Jane Catherine Gamble is today remembered in Girton College as an early and generous benefactor, but she was also an author, heiress and traveller, with connections that spanned across international borders. The rich variety of her life is reflected in her collection of personal papers, which are preserved in the College Archive.
For the catalogue of Jane Gamble’s personal papers (archive reference: GCPP Gamble) see here
Jane was born in England in 1810 to a family originally from Virginia, and she returned briefly to the States following her mother’s early death. However, after her father’s remarriage, she was sent back to London to be raised alongside the son of her wealthy aunt and uncle, Mr. and Mrs. Dunlop, who provided her with a good education and a secure childhood.
Jane composed a journal called Fragments of a Life which is preserved in the Archive, written by hand onto unbound quires (reference: GCPP Gamble 1/35). It seems to have been created towards the end of Jane’s life, although based on diaries she kept from 1837 onwards, and provides a retrospective account of her activities. The journal describes Jane’s many encounters as a young woman with well-known artists and authors, such as Samuel Coleridge, Washington Irving, and Sir Walter Scott. There are letters from both Irving and Scott addressed to the Dunlops among Jane’s papers preserved in the Archives (archive reference: GCPP Gamble 3/2/2 and 3/2/3). These letters are a reflection of the literary circles in which the Dunlops moved and in which Jane was brought up.
Jane kept an autograph book, dating from 1831 to 1841, in which she collected the signatures of her distinguished acquaintances, including Charles Robert Leslie, John James Chalon and Alfred Edward Chalon, each accompanied by a tiny watercolour by the artist (archive reference: GCPP Gamble 3/13). In 1838, the latter painted the only portrait of Jane to survive (reference: GCPH 4/4/1). Perhaps inspired by the creative environment in which she grew up, Jane eventually published her own play in 1846 under the pseudonym, Miss D. Nutt. In the 1880s, she would publish a further eighteen plays under the same nom de plume. The Archive also holds manuscripts of Jane’s poetry and translations from Italian, French and German, attesting to her learning.
By 1851, Jane’s aunt, uncle, and cousin had all passed away, leaving her an heiress with the freedom to travel. Jane had been courted by a wealthy American, Henry Wikoff, who had followed her from London across Europe. The matter came to a head in Italy, where Henry was put on trial for conspiracy to force Jane to marry him. A report on his trial printed in The Athenæum Journal of Literature, Science, and the Fine Arts on the 13th of March 1852 refers to it as the ‘extraordinary trial at Genoa, which has excited so great a sensation all over the Continent’. Henry was convicted and imprisoned. Shortly afterwards, Henry published his own account called My courtship and its consequences in 1855, which proclaimed his innocence. Jane, on the other hand, remained resolutely silent and no mention is made of the episode in her journal. Instead her account of her travels in Italy is filled with picturesque vignettes, such as sailing through the canals of Venice accompanied by a singing Gondolier.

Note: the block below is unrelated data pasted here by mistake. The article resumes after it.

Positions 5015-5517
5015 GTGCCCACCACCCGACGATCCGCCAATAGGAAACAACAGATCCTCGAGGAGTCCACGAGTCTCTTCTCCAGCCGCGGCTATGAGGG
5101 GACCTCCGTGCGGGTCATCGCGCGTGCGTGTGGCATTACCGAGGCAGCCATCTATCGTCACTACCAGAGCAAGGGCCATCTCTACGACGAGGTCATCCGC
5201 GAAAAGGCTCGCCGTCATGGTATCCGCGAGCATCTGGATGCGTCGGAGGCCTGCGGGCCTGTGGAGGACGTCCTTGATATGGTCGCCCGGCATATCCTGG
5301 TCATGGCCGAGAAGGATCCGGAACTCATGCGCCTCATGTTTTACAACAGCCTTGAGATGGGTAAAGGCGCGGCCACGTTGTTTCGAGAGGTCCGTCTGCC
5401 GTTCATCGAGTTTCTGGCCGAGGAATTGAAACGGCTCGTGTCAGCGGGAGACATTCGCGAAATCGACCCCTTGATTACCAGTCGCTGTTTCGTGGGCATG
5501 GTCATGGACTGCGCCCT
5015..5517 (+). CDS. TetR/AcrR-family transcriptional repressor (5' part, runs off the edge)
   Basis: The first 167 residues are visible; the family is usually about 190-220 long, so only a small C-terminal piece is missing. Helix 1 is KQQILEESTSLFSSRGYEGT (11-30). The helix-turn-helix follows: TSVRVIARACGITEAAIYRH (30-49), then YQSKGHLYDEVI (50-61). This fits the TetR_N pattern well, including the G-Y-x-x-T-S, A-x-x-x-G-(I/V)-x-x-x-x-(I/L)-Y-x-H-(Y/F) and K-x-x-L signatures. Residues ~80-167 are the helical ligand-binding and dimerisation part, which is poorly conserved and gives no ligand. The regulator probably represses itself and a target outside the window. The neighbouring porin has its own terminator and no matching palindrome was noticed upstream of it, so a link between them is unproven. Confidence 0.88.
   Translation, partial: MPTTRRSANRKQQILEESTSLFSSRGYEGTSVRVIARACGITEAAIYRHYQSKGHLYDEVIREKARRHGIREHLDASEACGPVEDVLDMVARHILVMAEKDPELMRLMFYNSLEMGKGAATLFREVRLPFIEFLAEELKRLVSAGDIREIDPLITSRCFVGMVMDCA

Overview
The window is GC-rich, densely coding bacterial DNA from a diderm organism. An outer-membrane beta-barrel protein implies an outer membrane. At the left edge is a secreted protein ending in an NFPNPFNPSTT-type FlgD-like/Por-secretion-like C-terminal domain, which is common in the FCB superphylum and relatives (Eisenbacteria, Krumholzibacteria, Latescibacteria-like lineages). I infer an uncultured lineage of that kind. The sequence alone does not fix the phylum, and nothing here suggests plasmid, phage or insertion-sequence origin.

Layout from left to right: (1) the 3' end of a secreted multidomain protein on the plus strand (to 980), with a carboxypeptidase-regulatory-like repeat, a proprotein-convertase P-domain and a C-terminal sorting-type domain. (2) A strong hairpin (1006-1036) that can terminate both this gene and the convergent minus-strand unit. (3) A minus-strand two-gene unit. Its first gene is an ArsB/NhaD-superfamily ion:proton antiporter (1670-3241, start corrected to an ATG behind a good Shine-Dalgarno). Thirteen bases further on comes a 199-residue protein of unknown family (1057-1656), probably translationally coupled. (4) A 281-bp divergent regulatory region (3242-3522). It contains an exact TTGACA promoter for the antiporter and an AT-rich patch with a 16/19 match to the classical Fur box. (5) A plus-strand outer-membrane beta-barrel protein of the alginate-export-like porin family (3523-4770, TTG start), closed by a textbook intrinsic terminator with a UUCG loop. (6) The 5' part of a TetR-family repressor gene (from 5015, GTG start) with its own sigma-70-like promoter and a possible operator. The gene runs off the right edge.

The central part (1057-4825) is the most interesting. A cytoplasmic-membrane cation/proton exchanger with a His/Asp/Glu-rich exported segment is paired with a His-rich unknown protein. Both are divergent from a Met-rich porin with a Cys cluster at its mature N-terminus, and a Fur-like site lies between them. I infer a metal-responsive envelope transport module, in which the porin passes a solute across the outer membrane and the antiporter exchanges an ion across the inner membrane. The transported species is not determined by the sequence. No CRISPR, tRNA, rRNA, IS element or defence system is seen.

Jane’s later years were also filled with travel and adventures abroad. The Archive holds many varied and wonderful mementos gleaned from her journeys, including oak leaves and wood from Torquato Tasso’s oak in Rome, dated to the 19th of November 1852 (archive reference: GCPP Gamble 3/12). There is also charcoal and cannon shot from the Battle of Waterloo, wrapped in paper with a note in Jane’s handwriting, stating that it was ‘Brought from La Belle Alliance, Monday 29 August 1825 Waterloo’ (archive reference: GCPP Gamble 3/17). Jane also acquired artefacts from her international network of friends and acquaintances, such as a piece of George Washington’s coffin, accompanied by a handwritten note that reads ‘Part of the Coffin of Washington lately removed at Mt. Vernon to me by Mrs. Lewis. GSN’. Mrs. Lewis, also known as Eleonora Curtis, was George Washington’s adopted daughter and part of Jane Gamble’s circle of acquaintance.
It is not entirely clear quite why Jane Gamble chose to leave her residuary estate to Girton, comprising about £19,000, as well as several possessions and her sizeable library. Her intelligence and learning may have made her sympathetic to the College’s purpose. Nevertheless, the bequest made Jane the first major benefactor of the College and enabled its expansion: the College used the bequest to finance the construction of Tower Wing, as well as allowing the College to purchase the adjoining seventeen acre field. This field, which sat between the fork of the Huntingdon Road and Girton Road, doubled the size of the College site. The College could now house one hundred and four students. Jane Gamble’s generosity to the College is commemorated by the fireplace which now stands in front of the Porter’s Lodge, and bears the inscription: ‘the fund for the erection of this portion of the building was provided by the munificence of Jane Catherine Gamble.’ She is also remembered by the Gamble Prize, set up in 1888, and which continues to be awarded to students every year.
Jane passed away in 1885. Her papers only came to Girton in 1935 when her bankers, Coutts of London, discovered that they held two boxes in Jane Gamble’s name, containing old documents and manuscripts, which were forwarded to the College and are now preserved for posterity in the Archive.
Susan Bain, ‘Tower Wing and Jane Catherine Gamble’, Girton College Annual Review (2009), pp. 25-28
Susan Bain, ‘Tower Wing and Jane Catherine Gamble’, Girton College Annual Review (2009), p. 28